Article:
How small businesses are shaping the holster industry

A row of holsters on display at SHOT Show 2017. (Photo: Jacki Billings/Guns.com)

A row of holsters on display at SHOT Show 2017. (Photo: Jacki Billings/Guns.com)

Small businesses are redefining how gun owners carry their firearms, serving up custom builds and a little pizzaz to liven-up open and concealed carry.

How did these ma and pa shops take the carry world by storm and turn dedicated, traditionalists away from black holsters offered by big name dealers?

The shift started a few years ago as Kydex, a rigid yet moldable plastic, made its way to the forefront of the industry.

“Kydex holster making was made popular by simple DIY videos available online, and the fact that just about anyone can start making Kydex from their home kitchen for about $500 to $1,000,” President of L.A.G. Tactical Evan Prive-Shereck told Guns.com in an email.

The cost of Kydex has remained steady over the years, allowing more do-it-yourselfers to try their hand at holster making. As techniques improved and materials once reserved for major retailers were made available to the general public, mom and pop shops began branching out past traditional black designs and providing custom colors, logos and personalization.

“There has been a total shift from everybody wearing a Safariland holster to now all these custom small business companies coming out in the forefront,” said Jessica Hazelaar, owner of Eclipse Holsters. “People don’t want just the black anymore. They want it cool and funky.”

Prive-Shereck thinks the shift comes because consumers no longer want a mass produced holster, but rather variety and a personal touch to their gear.

“There has definitely been a shift away from larger holster manufacturers like Safariland. Companies like Safariland are more focused on making universal holsters that fit most models rather than offer dedicated models for each gun,” Prive-Shereck said. “I believe consumers are choosing to work with smaller companies like L.A.G. Tactical due to the variety available, and the personal service we provide. The attention to detail we give to each customer and put into each holster creates an experience that customers will not soon forget.”

Social media also played a part in the rise of small gear makers. When social media began its reign, gun owners instantly connected for the first time outside of ranges and brick-and-mortar stores. Swapping their custom carry kits online furthered the reach of small businesses.

“Because of social media, I think, there’s this united group of second amendment supporters and everyone’s sharing,” Hazelaar said. “It’s the way everyone operates now — everyone looks to social media as the source to any and all information.”

With millions of Facebook, Instagram and Twitter users at their fingertips, gear makers now have the same access that was once reserved for big-time marketing and advertising agencies. This access means small businesses can focus on generating innovative products instead of paying advertisers or agencies.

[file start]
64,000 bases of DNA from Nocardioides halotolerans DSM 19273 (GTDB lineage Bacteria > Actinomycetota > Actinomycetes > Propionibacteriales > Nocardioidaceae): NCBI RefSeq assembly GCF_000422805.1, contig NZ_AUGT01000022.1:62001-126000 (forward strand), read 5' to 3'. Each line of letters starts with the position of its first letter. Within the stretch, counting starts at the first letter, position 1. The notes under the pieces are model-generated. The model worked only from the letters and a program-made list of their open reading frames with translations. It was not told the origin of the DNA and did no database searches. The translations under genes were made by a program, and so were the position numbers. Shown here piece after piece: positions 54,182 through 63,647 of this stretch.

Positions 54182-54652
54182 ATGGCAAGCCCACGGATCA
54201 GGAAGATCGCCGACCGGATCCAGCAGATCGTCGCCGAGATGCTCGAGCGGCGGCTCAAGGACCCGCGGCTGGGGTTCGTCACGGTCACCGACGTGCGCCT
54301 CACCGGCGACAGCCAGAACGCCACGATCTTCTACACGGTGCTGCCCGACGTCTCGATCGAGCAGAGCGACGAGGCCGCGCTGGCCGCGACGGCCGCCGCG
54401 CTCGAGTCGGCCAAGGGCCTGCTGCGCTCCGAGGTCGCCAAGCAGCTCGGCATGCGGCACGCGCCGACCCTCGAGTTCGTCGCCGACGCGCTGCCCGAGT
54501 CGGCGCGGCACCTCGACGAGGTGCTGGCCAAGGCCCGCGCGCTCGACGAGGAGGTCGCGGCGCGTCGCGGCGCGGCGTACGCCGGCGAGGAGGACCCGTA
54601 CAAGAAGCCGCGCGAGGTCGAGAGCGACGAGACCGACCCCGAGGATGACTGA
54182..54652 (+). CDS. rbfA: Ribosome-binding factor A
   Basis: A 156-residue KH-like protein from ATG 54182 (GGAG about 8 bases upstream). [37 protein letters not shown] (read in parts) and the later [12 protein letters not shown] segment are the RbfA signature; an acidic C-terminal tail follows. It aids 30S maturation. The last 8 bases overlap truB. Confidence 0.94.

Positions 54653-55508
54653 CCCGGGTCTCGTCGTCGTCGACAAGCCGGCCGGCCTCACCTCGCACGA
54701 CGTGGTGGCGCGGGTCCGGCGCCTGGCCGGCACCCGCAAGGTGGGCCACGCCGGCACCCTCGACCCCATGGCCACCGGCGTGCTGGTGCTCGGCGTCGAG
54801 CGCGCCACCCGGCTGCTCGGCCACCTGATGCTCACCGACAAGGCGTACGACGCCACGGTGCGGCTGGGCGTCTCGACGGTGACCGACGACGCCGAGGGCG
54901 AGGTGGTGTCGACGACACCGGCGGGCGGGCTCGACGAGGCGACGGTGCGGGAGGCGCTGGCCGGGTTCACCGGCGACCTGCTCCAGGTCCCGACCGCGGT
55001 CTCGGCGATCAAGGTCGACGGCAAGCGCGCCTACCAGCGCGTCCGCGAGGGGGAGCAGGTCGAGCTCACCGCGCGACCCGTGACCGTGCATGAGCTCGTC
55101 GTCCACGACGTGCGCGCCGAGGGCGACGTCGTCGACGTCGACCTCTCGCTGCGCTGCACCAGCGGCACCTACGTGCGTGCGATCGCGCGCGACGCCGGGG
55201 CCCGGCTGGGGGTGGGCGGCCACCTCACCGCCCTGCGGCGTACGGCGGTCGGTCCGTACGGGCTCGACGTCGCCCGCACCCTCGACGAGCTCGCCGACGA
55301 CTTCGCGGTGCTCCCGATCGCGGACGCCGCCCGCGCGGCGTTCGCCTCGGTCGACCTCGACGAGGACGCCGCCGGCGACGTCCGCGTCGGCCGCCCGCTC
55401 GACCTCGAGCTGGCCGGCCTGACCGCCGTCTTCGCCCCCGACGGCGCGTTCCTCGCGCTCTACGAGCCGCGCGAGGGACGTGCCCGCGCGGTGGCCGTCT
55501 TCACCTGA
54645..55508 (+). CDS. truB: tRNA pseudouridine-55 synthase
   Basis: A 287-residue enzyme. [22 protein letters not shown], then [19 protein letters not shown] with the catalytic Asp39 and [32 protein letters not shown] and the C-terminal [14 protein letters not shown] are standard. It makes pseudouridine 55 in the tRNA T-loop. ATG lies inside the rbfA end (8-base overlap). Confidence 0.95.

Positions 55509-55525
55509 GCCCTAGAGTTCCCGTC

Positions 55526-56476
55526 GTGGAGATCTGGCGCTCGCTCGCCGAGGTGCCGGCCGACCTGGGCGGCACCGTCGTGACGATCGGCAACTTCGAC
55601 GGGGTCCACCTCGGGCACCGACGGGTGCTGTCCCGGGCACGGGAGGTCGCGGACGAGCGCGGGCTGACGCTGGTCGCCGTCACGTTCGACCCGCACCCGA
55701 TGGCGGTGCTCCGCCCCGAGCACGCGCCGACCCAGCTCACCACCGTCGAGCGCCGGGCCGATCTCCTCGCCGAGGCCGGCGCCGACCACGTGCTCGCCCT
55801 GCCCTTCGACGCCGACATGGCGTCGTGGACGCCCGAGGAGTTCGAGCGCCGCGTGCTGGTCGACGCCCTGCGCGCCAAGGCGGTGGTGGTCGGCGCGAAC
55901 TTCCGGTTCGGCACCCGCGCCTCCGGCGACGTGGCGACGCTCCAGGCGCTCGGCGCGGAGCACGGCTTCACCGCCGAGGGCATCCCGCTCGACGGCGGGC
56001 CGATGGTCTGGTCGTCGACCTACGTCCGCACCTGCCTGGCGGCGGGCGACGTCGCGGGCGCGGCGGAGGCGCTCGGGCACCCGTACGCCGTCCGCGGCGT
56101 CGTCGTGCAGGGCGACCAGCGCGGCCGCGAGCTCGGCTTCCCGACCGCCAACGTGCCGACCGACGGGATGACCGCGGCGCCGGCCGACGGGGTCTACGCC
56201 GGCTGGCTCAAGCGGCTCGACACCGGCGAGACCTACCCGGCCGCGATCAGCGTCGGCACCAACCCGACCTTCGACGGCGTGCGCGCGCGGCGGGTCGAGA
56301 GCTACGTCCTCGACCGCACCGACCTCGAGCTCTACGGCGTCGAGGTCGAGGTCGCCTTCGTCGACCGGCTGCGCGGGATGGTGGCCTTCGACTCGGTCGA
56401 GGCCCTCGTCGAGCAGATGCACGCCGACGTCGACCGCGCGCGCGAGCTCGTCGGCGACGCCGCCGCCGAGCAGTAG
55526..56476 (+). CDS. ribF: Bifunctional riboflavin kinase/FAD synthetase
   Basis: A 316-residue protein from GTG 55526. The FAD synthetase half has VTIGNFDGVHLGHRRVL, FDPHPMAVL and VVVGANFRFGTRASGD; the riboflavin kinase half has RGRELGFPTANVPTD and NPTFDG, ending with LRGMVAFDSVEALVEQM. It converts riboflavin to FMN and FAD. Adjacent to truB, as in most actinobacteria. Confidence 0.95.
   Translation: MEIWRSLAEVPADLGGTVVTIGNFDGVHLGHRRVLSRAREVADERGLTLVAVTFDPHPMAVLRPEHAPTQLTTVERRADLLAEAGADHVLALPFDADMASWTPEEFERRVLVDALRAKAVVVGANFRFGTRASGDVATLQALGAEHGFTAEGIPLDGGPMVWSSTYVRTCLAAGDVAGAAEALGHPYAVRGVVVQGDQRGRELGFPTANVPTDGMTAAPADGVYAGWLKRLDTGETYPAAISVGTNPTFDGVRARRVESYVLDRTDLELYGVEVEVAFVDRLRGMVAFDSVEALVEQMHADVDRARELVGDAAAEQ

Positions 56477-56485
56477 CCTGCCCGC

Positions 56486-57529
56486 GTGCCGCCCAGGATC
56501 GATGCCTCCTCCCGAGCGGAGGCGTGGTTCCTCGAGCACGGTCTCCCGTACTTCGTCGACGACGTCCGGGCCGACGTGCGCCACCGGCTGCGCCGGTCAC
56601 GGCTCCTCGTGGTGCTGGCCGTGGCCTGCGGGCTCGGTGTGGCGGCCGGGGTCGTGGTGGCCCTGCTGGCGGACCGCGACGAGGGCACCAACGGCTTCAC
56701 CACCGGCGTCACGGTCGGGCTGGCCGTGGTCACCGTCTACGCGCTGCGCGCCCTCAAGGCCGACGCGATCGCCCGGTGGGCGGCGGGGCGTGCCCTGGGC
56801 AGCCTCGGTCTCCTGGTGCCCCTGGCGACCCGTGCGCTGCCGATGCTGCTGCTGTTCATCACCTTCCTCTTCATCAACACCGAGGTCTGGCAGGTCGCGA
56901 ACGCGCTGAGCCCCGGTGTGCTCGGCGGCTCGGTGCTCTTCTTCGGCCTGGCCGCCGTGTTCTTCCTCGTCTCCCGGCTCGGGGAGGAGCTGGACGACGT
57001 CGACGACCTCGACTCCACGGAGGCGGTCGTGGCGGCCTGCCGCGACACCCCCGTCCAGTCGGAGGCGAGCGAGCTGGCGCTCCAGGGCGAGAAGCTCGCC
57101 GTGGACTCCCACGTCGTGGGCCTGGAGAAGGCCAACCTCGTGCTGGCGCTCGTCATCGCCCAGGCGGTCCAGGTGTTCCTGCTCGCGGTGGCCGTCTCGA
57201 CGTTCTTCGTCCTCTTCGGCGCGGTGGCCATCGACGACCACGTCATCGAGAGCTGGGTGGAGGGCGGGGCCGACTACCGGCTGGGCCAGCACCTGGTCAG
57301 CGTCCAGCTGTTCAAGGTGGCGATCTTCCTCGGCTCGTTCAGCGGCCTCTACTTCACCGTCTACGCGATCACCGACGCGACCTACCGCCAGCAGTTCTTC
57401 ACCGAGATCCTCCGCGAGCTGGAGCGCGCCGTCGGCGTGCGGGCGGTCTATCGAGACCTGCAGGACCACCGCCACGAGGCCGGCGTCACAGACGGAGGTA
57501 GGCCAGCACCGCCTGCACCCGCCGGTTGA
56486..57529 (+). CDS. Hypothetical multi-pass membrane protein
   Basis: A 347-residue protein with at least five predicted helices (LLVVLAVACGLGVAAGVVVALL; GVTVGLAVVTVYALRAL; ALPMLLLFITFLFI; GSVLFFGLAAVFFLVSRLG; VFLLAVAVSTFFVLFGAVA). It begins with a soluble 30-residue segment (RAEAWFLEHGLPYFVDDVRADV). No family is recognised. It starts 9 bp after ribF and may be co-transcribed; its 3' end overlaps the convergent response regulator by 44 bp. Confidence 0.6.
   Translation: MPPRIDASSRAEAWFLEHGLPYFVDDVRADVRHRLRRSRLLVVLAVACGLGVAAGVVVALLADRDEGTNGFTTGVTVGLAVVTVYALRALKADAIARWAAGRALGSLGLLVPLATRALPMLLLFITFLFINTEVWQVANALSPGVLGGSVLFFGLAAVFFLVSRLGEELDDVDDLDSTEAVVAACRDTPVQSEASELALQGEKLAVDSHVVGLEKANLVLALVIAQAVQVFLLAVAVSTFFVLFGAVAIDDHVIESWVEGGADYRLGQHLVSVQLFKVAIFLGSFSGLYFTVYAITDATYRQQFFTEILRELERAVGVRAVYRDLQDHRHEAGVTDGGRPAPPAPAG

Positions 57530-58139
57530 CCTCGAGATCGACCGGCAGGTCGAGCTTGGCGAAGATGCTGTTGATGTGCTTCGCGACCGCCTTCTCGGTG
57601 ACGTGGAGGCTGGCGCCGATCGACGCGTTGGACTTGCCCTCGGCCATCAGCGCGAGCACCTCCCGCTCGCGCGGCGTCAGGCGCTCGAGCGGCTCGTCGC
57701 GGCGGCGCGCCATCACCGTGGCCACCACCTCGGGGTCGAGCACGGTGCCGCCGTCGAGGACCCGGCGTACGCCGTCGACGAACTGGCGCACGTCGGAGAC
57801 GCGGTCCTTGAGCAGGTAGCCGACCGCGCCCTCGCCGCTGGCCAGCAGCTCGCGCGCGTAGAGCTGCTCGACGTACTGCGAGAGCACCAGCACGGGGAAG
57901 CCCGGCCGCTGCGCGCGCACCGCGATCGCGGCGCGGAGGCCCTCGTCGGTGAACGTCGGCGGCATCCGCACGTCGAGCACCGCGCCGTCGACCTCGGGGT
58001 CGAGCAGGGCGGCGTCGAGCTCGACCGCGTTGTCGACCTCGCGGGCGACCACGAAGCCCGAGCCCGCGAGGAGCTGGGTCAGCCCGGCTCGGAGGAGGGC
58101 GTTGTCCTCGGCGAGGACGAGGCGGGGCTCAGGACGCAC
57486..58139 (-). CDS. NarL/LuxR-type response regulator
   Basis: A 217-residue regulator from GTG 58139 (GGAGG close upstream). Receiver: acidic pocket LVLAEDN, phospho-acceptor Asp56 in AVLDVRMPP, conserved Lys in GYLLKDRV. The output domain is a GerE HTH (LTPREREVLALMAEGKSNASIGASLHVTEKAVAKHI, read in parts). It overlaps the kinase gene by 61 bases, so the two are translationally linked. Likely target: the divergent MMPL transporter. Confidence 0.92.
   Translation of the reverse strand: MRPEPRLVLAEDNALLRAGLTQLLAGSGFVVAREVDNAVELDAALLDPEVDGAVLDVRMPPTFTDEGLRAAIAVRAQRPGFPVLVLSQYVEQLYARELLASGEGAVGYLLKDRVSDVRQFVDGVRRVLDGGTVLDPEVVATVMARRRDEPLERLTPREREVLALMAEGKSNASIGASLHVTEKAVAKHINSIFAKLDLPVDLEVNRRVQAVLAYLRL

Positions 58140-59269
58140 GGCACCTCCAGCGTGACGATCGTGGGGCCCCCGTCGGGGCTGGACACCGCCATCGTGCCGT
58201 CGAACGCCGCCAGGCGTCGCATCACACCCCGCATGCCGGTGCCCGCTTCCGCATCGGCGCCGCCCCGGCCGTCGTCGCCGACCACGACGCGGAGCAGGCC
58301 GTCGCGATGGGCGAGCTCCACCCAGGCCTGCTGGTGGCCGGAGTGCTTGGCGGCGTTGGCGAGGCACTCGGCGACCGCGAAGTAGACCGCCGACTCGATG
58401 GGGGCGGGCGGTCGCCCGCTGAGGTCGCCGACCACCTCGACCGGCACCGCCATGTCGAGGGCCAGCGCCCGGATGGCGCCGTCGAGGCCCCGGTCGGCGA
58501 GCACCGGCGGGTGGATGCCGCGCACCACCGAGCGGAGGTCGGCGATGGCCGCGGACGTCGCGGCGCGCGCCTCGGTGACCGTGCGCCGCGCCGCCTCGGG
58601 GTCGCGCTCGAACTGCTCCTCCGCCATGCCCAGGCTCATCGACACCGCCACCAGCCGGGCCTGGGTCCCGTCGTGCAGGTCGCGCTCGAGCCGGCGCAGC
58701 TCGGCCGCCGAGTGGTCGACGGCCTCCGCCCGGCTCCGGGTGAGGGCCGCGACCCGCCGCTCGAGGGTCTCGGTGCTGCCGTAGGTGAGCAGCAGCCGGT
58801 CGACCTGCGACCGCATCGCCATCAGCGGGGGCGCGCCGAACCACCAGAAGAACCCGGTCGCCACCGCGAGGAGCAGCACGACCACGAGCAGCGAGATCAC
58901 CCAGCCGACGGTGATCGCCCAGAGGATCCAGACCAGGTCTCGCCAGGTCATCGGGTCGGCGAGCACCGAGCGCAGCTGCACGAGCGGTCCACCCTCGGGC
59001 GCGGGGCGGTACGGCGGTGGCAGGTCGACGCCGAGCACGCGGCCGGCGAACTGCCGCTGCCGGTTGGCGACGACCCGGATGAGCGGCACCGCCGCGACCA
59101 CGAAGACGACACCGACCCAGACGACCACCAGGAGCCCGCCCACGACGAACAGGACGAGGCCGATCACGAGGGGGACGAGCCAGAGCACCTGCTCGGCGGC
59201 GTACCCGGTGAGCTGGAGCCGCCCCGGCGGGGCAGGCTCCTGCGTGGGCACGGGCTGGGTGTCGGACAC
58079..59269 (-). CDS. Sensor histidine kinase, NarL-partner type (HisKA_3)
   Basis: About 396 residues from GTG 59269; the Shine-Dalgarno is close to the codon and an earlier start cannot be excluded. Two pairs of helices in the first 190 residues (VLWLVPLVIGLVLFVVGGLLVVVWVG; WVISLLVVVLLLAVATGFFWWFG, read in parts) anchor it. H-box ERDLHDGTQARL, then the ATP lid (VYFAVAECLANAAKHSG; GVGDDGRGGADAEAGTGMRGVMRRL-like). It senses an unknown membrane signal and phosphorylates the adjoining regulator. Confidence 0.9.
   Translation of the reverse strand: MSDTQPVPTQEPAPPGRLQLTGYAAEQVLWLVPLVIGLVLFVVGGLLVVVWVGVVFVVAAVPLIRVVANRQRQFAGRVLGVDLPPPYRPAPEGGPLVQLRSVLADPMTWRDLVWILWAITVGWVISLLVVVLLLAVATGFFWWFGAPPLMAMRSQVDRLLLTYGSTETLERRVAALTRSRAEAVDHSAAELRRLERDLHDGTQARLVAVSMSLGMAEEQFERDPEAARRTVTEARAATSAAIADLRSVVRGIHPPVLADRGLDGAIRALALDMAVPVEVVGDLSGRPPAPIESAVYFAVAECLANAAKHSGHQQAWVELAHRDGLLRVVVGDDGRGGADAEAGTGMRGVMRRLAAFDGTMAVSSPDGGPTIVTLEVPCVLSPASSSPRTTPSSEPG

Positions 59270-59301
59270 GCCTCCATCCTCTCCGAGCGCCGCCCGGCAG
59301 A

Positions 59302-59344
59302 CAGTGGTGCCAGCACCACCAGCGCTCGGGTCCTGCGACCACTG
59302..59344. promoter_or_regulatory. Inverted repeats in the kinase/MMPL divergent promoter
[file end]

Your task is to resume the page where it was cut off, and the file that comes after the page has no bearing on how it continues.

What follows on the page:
“If small companies like ours create quality content, it can reach hundreds of thousands of people with only a tiny budget behind it,” Lisa Looper, founder of Flashbang Holsters, told Guns.com in an email. “Smaller companies don’t have the marketing budgets to put huge ads in national publications, so they’re looking for creative ways to meet their customers. Social media and the internet have become the great equalizers.”

Women, who the National Shooting Sports Foundation concluded is one of the fastest growing segments in the industry, have also been a driving factor in the rise of custom holster makers.

Eclipse Holsters’ male customers continue to outnumber the female base, but Hazelaar said there’s definitely been an uptick in women on the hunt for holsters and gear.

“There’s no hesitation in saying women love custom,” Hazelaar emphatically said. “If you can get it in tiffany blue carbon fiber or take (the holster) and match the pink in your gun to it … absolutely. We’re going to make it look amazing all the way down to what color rivet you want.”

Beyond color and personalization, women are also discovering that the holsters most readily available at major retailers are geared towards men’s bodies and don’t address the specific needs female concealed carriers face when pairing carry gear with women’s clothes.

“Women have unique challenges when it comes to strapping a chunk of metal to our bodies. What’s easy as pie for the average man, is beyond complicated when you look at the variety of clothing women typically wear,” Looper said. “People are looking for a concealed carry solution that works with their lifestyle, and like anything else, they want something that appeals to them!”

Though there are a bevy of makers now coming to the table, it seems there’s enough room for everyone.

“There’s so many holster makers rising and we don’t even affect each other in the least … no one is stepping on anyone’s toes because that’s how huge this market is,” Hazelaar told Guns.com.

Looper said the community’s diversity creates the capacity to coexist.

“It seems like most of the smaller holster companies have their own little niche in the market,” Looper said. “Some focus on the art of the holster, some on a particular functionality. Others jump on trends in the industry — anyone remember that zombie green craze?”

Even Safariland, a gear powerhouse, agrees that there’s plenty of room in the industry even for the little guys.

“Competition is always good for the market, and as the holster category continues to expand, this benefits everyone,” the Safariland Group said in an emailed statement to Guns.com.

While these little gear makers will never push the high volume numbers that Safariland does, they’re keeping the American dream alive one holster at a time.